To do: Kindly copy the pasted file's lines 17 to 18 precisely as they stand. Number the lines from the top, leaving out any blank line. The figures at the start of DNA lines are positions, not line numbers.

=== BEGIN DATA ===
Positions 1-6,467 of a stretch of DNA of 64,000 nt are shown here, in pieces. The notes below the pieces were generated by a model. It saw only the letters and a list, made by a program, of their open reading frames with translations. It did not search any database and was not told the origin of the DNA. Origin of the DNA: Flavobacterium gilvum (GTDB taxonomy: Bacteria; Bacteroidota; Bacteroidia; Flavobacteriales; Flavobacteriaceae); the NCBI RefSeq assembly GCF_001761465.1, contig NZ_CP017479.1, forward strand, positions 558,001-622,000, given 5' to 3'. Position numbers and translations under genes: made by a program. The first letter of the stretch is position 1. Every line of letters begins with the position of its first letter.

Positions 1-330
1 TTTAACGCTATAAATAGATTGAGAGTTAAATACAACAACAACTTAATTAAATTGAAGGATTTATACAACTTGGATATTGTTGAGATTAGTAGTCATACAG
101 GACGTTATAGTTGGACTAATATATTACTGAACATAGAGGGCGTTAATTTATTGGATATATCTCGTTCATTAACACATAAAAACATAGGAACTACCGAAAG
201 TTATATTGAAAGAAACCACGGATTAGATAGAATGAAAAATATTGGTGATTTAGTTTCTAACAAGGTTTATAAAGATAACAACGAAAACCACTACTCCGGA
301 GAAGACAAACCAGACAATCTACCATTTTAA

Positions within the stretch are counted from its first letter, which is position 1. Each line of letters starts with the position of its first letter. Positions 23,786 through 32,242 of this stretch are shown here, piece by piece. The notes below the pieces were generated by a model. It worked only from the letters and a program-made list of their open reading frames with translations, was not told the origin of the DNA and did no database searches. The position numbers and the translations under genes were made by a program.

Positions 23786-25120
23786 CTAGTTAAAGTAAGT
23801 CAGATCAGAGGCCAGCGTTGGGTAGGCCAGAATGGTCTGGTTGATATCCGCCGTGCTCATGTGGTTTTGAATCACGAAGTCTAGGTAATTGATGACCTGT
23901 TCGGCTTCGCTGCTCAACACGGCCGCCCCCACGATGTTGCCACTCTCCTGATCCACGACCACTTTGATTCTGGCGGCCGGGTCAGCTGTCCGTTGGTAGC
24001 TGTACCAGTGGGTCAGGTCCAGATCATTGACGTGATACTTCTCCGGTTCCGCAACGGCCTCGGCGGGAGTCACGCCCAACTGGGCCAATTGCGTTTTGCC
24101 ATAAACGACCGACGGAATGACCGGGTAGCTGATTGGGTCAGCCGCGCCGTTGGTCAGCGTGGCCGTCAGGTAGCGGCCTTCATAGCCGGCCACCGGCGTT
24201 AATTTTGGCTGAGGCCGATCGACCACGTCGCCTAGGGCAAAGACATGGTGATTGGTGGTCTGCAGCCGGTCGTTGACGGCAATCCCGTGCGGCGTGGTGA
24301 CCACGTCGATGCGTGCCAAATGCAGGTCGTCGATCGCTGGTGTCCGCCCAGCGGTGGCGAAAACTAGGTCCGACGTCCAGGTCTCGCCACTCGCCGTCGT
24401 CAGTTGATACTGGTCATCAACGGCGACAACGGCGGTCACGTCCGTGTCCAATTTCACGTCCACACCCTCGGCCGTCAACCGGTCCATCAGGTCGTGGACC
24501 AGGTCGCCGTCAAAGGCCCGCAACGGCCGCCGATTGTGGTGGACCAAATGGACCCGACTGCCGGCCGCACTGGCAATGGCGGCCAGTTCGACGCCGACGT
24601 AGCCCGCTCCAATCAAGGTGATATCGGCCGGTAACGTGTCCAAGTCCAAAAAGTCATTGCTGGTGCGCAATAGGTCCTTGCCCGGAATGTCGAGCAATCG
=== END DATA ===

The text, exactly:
24501 AGGTCGCCGTCAAAGGCCCGCAACGGCCGCCGATTGTGGTGGACCAAATGGACCCGACTGCCGGCCGCACTGGCAATGGCGGCCAGTTCGACGCCGACGT
24601 AGCCCGCTCCAATCAAGGTGATATCGGCCGGTAACGTGTCCAAGTCCAAAAAGTCATTGCTGGTGCGCAATAGGTCCTTGCCCGGAATGTCGAGCAATCG